LOUISVILLE, Ky. (WDRB) — I hope nobody rushed to Scott Satterfield’s press conference Monday chasing an incendiary quote about the rivalry game that Satterfield’s University of Louisville football team will play at Kentucky on Saturday.
Satterfield said that he does not know UK head coach Mark Stoops well, but he complimented the consistent work that Stoops has done for seven seasons in Lexington.
“He’s done a great job there,” Satterfield said.
Make no mistake: Satterfield said the word Kentucky.
Satterfield delivered more praise about Kentucky’s running game. He made certain to tip his hat toward Kentucky’s defense, especially its ability to limit big plays.
He said that would be an issue for his team, because Louisville has benefited from long runs and passes. Three U of L players have receptions of 74 yards or more. Three U of L runners have gains of 48 yards or more.
In response to a question, Satterfield said that playing the U of L-UK on the opening weekend of the season (the way it used to be) would create more buzz.
“But it doesn’t matter when you play,” Satterfield said.
He said that on Sunday night during a team meeting he discussed behavior on social media. Satterfield said he did not ask his players to suspend their social media accounts for a week, but he did ask them not to engage in sniping with Kentucky players.
“That doesn’t help you win,” he said. “Sometimes, you get so caught up (in the rivalry) that you lose sight of what your job is.”
Win the game on the field, not on your smartphone.
That was the rundown from Satterfield on Monday.
This is the forecast for Saturday:
Don’t expect any ugliness or even much silliness at Kroger Field.
No pregame stare-downs. No midfield barking, howling and other forms of fake toughness. No unnecessary hits after the whistle or out of bounds. No flurries of yellow penalty flags.
Just football, please.
Hit hard. Play harder. Leave the nonsense for everybody else.
Reasonable Kentucky fans will find it difficult to dislike Satterfield. He won’t give Wildcat Nation any substantive material. It’s not his DNA.
Satterfield said he grew up in North Carolina around the Duke/North Carolina rivalry. He was exposed to Ohio State-Michigan hostility when he lived briefly in Toledo.
At Appalachian State, Satterfield’s primary rivalry was Georgia Southern, because both programs fought their way to FBS status at the same time in the Sun Belt Conference.
But the distance from Boone, North Carolina, to Statesboro, Georgia, is 335 miles, not 70. There are not large pockets of Georgia Southern fans in the mountains of North Carolina.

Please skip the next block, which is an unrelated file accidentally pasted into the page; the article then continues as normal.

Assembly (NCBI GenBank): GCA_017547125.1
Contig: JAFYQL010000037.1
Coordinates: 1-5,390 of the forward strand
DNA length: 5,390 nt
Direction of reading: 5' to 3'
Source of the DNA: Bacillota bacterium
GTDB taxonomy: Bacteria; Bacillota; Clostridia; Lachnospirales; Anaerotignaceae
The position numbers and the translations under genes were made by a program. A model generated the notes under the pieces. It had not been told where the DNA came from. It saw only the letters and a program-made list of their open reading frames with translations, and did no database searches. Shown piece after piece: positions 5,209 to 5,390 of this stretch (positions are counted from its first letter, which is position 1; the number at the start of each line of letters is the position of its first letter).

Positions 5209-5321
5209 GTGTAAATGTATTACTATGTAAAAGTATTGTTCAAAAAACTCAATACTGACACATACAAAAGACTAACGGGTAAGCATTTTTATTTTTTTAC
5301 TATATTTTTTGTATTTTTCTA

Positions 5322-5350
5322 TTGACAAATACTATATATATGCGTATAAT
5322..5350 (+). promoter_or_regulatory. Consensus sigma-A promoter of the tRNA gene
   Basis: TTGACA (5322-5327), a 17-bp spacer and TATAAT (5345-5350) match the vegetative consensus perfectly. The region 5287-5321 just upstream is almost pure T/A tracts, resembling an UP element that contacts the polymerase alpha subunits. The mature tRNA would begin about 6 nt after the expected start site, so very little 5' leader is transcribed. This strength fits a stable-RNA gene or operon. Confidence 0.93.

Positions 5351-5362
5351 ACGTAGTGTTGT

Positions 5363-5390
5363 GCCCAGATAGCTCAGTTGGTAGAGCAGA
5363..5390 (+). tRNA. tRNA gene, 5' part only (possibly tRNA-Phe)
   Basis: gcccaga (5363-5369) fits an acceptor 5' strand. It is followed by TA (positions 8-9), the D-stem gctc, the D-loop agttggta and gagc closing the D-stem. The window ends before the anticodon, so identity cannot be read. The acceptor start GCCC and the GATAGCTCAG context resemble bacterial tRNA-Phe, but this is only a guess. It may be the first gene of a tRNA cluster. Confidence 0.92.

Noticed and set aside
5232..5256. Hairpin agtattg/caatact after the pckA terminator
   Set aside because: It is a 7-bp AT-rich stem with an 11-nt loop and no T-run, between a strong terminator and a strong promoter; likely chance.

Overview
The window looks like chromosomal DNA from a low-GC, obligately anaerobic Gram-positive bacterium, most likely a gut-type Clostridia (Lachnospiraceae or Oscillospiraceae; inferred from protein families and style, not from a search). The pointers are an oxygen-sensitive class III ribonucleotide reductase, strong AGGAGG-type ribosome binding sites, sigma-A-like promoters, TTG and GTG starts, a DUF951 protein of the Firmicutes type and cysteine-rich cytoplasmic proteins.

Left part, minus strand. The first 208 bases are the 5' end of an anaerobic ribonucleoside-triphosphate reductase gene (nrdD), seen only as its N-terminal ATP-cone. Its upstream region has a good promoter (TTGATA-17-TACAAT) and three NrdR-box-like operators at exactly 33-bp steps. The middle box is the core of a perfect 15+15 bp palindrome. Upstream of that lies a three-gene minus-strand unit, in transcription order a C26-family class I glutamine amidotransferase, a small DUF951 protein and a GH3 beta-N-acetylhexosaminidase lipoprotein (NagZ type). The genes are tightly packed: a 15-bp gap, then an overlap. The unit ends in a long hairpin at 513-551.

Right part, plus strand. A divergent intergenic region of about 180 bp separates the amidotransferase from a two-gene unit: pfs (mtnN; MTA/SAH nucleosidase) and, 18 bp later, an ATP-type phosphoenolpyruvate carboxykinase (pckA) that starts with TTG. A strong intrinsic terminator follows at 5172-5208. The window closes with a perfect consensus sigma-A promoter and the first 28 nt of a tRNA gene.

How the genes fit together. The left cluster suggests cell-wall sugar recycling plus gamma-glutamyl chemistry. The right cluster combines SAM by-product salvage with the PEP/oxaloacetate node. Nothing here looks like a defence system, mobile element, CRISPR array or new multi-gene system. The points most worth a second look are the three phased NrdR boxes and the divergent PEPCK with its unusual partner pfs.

This is different. Satterfield said that he sensed that when he attended his first U of L-UK basketball game last Dec. 29. But he won’t make it hostile. Not his way.
Bobby Petrino wasn’t afraid to run it up. Charlie Strong handled the Wildcats three out of four. John L. Smith was never a fan of the color blue. Howard Schnellenberger’s affection for hyperbole and drawing attention could make his alma mater scream.
I’ve said it before, but it’s worth repeating: Satterfield is the most normal, regular, reasonable guy I have encountered while covering football in this area through multiple regimes at multiple programs. He’s right there with Bill Curry.
Satterfield has been consistently polite, unassuming, cooperative, thoughtful and patient in his dealings with the media.
He does not create imaginary enemies. The sight of a microphone or TV camera does not get his paranoia percolating. He does not look behind potted plants for spies. He hasn’t fired off nasty emails over a poorly chose adjective or adverb.
Unlike many coaches, Satterfield has not dabbled in misdirection. From Day 1, he said that Louisville was going to run the football.
That is precisely what the Cardinals have done: running it for nearly 215 yards per game, the third-best average in the Atlantic Coast Conference.
He’s given credit to the four teams that have defeated Louisville. He has treated football as if it is a very, very, very important thing without turning it into a death match over family property.
Coach the things you can coach. If it’s good enough, chances are you’ll win. If it’s not, odds are you’ll lose.
On Monday, Satterfield sounded like a coach who was ready to plunge into this U of L-UK rivalry. But don’t expect him to come out lobbing ugliness or petty grudges. It’s simply not his way.
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